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Health Concerns Change Turf Plans

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Health Concerns Change Turf Plans

Megan Butt and Jack Murphy

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The Tamalpais Unified High School District (TUHSD) began restoring the turf on the football field because its 10 year “life cycle” expired this past July. But a few days before the completion of the turf infill, parents voiced concern over the safety hazards that rubber turf may cause.

The replacement project was halted before the last quarter inch of turf could be placed on the field, and a plan to put in turf derived from cork was put into effect by the Tam Boosters.

Chris Kearney, President of the Tam Boosters, said, “There are significant health and safety concerns about the crumb rubber infill that make the cork infill worth it, in our and others’ opinions.”

Recent studies by the Connecticut Agricultural Experiment Station have shown that the rubber crumb turf in Tam’s previous field could have led to serious health effects. The studies identified benzothiazole, butylated hydroxyanisole, n-hexadecane, and 4-(t-octyl) as the four main chemicals present in the turf. These chemicals can lead to a wide variety of health effects. These include irritation of the respiratory system, systemic effects of the liver and kidney, and cancer.

The results of the study are not yet conclusive, but the speculation created concerns amongst parents, who made their opinions clear to former principal Julie Synyard in early July. In response, Synyard ordered for cork turf to be used the alternative playing surface on the field.

Currently, Tam Boosters is trying to raise money from the community to insert CoolPlay, cork composite material, onto the field. This insertion of cork composite turf will cost an additional $48,000 to the money that was spent this summer on the rubber crumb turf. The Mill Valley Soccer Club has generously committed $24,000 to the new project, and the Tam Boosters programs hopes that the rest of the expenses will be covered by donations from other members of the community.

“Our Board concluded that the project fell squarely within our mission of supporting Tam Athletics given the health and safety concerns that had been raised,” Kearney said. The CoolPlay cork material will be placed over the recently inserted three quarter inch rubber turf. This layer of cork composite will reduce the risk of harmful effects from the rubber crumb turf.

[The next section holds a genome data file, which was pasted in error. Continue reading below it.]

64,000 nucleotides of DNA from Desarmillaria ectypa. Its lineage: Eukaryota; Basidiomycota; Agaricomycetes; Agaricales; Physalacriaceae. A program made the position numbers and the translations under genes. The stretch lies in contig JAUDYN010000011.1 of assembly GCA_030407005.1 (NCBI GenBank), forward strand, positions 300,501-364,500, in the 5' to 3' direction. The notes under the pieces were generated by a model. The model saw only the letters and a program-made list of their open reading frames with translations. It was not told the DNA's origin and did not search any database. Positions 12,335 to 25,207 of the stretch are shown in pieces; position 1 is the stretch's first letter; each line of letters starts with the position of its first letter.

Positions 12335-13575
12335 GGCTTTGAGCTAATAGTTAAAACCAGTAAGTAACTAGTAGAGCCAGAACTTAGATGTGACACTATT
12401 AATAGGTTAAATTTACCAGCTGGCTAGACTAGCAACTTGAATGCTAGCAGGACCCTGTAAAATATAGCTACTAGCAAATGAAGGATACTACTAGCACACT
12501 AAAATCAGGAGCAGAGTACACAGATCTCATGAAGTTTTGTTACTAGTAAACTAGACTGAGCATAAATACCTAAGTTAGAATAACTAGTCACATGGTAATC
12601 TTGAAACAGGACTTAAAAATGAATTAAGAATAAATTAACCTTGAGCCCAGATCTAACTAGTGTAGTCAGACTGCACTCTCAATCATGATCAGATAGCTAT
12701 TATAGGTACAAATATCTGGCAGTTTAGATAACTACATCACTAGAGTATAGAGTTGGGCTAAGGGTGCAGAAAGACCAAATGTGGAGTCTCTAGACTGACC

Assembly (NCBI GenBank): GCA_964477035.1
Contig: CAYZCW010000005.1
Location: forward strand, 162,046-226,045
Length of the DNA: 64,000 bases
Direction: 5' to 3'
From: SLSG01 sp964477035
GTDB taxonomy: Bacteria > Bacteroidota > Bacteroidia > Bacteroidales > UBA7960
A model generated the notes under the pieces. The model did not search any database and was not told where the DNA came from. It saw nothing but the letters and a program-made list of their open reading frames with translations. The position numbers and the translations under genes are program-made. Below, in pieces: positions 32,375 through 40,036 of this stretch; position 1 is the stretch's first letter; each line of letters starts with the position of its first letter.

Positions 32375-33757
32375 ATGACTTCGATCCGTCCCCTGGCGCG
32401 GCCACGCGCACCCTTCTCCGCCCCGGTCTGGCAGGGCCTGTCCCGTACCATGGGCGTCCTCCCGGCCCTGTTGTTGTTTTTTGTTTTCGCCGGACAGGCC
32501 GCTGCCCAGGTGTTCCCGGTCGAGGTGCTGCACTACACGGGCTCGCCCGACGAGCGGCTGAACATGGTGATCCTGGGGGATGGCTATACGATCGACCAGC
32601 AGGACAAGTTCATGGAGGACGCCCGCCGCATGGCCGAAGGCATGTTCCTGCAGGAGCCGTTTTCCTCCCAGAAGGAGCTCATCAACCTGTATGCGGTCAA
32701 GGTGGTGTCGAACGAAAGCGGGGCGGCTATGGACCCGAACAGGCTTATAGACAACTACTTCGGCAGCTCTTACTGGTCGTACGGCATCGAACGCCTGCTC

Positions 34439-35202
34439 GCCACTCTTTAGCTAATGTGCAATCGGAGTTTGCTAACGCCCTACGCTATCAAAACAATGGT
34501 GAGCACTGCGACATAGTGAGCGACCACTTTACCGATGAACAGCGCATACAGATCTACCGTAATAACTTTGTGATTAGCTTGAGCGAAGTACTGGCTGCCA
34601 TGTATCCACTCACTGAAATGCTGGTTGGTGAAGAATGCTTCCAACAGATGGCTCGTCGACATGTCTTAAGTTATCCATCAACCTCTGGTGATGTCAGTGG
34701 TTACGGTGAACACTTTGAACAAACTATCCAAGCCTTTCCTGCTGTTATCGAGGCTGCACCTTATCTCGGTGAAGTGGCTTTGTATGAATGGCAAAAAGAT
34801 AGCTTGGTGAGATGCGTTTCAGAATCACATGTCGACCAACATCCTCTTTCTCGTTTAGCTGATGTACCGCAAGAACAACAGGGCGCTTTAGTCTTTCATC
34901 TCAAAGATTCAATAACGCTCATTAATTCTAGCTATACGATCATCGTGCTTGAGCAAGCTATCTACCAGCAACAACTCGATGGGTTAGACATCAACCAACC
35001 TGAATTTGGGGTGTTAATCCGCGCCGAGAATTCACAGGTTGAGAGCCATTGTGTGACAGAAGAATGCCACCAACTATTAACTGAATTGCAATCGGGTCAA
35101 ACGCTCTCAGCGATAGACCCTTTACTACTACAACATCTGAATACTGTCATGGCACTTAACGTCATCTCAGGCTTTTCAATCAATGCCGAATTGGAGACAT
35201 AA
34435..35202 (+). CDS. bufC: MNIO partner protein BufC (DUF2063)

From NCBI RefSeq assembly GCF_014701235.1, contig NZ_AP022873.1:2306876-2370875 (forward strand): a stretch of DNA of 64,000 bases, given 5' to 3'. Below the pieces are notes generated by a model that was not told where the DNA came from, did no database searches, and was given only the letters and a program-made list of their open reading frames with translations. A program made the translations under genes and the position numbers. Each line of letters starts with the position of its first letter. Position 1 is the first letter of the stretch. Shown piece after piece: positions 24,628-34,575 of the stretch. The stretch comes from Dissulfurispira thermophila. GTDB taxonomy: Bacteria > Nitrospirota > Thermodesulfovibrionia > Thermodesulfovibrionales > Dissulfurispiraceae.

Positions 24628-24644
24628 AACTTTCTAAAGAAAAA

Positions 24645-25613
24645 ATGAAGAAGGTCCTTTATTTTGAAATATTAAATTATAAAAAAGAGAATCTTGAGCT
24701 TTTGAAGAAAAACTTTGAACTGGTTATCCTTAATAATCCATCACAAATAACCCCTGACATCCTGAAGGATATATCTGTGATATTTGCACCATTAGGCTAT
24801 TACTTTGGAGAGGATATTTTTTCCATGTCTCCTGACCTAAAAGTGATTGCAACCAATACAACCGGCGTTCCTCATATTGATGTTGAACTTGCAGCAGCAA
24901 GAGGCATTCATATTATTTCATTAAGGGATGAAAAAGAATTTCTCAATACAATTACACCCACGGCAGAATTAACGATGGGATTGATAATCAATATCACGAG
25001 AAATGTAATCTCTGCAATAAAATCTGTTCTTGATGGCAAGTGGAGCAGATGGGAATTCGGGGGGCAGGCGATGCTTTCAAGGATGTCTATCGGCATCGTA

“I think that it is a good investment and will benefit many student athletes in many sports for years to come,” junior Callie Clifford, a member of the girls’ varsity soccer team, said. “The old turf was worn out and needed to be replaced.”

The CoolPlay system was designed with shock absorbent properties and is meant to take in heat and release less of it. With the cork turf, the field is expected to play 15-20 degrees cooler on hot days. This aspect of the turf could have a significant effect on athletes who will be active on the field.

“I think hot turf definitely has a huge impact on my game.” Junior Oliver Parkin, a member of the boys varsity soccer team, said. “Sometimes when your feet are burning it gets to a point where it is actually difficult to focus on your own game. So I definitely think that having cooler turf will benefit myself and the whole team this season.”

The cork composite is expected to be installed between November 2 and 9, right before the winter sports season begins. The field is used by many members of the Mill Valley community, but it is unlikely that the replacement project will interrupt the activities and usage of the field.

“I drive, bike, or run by that field daily, and it is always in use—we can feel really good about what we’ve done here with broad based funding and support,” Kearney said. “The benefits [of the new cork turf] will be shared by students using the field for PE, our Tam student athletes, and the countless members of the community who play there.”

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Health Concerns Change Turf Plans